Project Title

What's This GroupMe Thing? Instructor Perceptions and Experiences

Academic department under which the project should be listed

RCHSS - Psychological Science

Faculty Sponsor Name

Jennifer Willard

Additional Faculty

Adrienne Williamson, Psychology, awill176@kennesaw.edu

Abstract (300 words maximum)

Many current college students have never known a world without the ability to instantly share information. GroupMe is an instant messaging app that facilitates group messaging, and its presence on college campuses has only recently been noted (Carpenter & Green, 2017). However, students routinely create GroupMe conversations for their classes and invite their classmates to join. Often these conversations are unmonitored. Discussions with a college Academic Integrity Office suggest that there are concerns regarding student activity in class GroupMe conversations, particularly with regards to the potential to cheat. However, the degree to which faculty are aware, have experienced, or have developed policies related to students’ use of GroupMe is unknown. The purpose of this research is to investigate instructors’ awareness, perceptions, and experiences with students' class GroupMe use by surveying current faculty. Although this research is largely exploratory, we do expect newer faculty and faculty who are more technology savvy to have greater awareness and experience with students’ use of the app. Understanding instructors’ experiences with students’ GroupMe activity may provide important information about the extent to which institutions should have concerns about academic integrity related to GroupMe use and how instructors might best respond to those concerns.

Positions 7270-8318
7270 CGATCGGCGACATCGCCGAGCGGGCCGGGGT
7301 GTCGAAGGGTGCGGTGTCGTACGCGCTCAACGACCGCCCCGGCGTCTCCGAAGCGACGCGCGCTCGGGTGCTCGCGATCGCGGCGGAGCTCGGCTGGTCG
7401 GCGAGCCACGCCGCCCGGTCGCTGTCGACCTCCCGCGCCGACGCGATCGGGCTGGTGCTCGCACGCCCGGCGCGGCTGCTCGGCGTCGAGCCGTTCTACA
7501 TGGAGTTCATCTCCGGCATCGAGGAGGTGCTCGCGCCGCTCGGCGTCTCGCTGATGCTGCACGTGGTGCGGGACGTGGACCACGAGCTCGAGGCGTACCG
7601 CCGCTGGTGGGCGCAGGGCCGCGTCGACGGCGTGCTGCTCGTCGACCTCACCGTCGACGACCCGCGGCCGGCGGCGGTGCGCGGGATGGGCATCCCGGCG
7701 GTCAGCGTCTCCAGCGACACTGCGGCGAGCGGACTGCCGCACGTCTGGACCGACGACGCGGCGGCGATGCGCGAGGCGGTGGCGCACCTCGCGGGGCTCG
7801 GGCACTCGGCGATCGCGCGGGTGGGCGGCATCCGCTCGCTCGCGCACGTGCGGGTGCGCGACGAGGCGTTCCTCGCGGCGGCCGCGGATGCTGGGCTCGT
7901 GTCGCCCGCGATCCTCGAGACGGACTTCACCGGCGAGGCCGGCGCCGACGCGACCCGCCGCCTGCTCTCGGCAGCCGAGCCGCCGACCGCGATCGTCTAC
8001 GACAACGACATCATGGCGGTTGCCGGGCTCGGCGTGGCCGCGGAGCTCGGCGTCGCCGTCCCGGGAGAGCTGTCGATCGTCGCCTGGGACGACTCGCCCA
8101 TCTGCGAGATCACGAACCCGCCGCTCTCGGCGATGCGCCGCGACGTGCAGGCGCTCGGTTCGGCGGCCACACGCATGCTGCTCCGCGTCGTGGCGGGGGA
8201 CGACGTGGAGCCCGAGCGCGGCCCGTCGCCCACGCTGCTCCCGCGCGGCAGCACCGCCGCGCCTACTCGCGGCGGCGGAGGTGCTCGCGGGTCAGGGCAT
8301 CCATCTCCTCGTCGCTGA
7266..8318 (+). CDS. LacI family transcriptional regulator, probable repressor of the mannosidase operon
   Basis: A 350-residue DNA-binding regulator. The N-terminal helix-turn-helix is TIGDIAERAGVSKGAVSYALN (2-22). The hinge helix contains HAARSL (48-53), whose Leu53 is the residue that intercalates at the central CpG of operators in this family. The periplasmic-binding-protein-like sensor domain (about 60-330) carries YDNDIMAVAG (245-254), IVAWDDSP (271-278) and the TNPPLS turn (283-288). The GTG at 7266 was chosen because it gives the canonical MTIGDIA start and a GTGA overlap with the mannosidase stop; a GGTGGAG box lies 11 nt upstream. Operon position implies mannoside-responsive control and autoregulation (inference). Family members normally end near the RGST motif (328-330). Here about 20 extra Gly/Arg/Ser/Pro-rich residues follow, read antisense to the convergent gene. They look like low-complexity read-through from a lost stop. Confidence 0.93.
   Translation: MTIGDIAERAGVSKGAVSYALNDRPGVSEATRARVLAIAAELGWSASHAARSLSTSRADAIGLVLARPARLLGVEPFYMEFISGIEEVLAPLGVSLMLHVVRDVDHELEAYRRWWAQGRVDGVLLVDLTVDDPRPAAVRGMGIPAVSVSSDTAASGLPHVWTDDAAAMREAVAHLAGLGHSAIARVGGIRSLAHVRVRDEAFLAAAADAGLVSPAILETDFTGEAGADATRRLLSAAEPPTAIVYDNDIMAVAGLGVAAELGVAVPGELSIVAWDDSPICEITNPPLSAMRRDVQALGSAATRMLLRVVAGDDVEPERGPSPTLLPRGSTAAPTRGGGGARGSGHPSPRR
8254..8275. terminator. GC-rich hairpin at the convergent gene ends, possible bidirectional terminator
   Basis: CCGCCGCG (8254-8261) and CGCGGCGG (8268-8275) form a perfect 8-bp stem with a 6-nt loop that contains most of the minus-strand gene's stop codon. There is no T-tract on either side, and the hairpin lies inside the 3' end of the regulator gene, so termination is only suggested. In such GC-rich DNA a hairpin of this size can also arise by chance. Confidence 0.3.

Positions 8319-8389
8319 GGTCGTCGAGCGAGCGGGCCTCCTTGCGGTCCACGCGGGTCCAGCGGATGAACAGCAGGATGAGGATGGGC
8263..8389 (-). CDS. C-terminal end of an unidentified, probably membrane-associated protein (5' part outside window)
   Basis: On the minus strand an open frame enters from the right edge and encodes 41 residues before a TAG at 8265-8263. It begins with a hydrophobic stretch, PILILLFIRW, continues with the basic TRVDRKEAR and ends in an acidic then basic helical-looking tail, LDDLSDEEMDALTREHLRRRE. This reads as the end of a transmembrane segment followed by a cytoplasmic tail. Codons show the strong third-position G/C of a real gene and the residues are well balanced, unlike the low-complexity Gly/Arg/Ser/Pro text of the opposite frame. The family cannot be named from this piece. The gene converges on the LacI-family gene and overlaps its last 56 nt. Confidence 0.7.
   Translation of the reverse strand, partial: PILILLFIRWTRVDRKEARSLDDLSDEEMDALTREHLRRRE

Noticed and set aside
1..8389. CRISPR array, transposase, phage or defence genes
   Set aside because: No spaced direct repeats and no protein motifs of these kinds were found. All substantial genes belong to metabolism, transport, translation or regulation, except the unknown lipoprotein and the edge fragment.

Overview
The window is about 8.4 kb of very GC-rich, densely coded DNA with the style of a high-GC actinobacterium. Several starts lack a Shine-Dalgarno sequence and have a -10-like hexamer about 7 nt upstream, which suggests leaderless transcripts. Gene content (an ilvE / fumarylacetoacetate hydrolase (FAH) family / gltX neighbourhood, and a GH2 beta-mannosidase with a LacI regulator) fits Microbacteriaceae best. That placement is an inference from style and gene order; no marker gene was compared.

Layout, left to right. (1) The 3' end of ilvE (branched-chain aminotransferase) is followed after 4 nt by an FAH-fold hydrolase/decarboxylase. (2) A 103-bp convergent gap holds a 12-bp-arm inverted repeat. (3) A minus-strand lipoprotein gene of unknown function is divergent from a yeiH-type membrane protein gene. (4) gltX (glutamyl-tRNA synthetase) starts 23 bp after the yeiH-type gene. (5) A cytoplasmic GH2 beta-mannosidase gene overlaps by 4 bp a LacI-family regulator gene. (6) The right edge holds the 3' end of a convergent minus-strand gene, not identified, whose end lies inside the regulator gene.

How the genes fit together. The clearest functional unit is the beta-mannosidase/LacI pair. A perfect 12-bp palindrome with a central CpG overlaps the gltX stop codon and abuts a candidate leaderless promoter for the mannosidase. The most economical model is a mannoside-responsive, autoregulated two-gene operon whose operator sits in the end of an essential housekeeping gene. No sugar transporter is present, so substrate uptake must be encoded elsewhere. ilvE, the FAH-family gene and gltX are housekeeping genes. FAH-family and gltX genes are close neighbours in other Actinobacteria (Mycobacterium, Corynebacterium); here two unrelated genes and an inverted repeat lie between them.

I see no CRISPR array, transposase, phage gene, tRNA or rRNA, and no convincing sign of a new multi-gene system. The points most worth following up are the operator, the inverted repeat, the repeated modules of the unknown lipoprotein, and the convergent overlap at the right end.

Project Type

Poster

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What's This GroupMe Thing? Instructor Perceptions and Experiences

Many current college students have never known a world without the ability to instantly share information. GroupMe is an instant messaging app that facilitates group messaging, and its presence on college campuses has only recently been noted (Carpenter & Green, 2017). However, students routinely create GroupMe conversations for their classes and invite their classmates to join. Often these conversations are unmonitored. Discussions with a college Academic Integrity Office suggest that there are concerns regarding student activity in class GroupMe conversations, particularly with regards to the potential to cheat. However, the degree to which faculty are aware, have experienced, or have developed policies related to students’ use of GroupMe is unknown. The purpose of this research is to investigate instructors’ awareness, perceptions, and experiences with students' class GroupMe use by surveying current faculty. Although this research is largely exploratory, we do expect newer faculty and faculty who are more technology savvy to have greater awareness and experience with students’ use of the app. Understanding instructors’ experiences with students’ GroupMe activity may provide important information about the extent to which institutions should have concerns about academic integrity related to GroupMe use and how instructors might best respond to those concerns.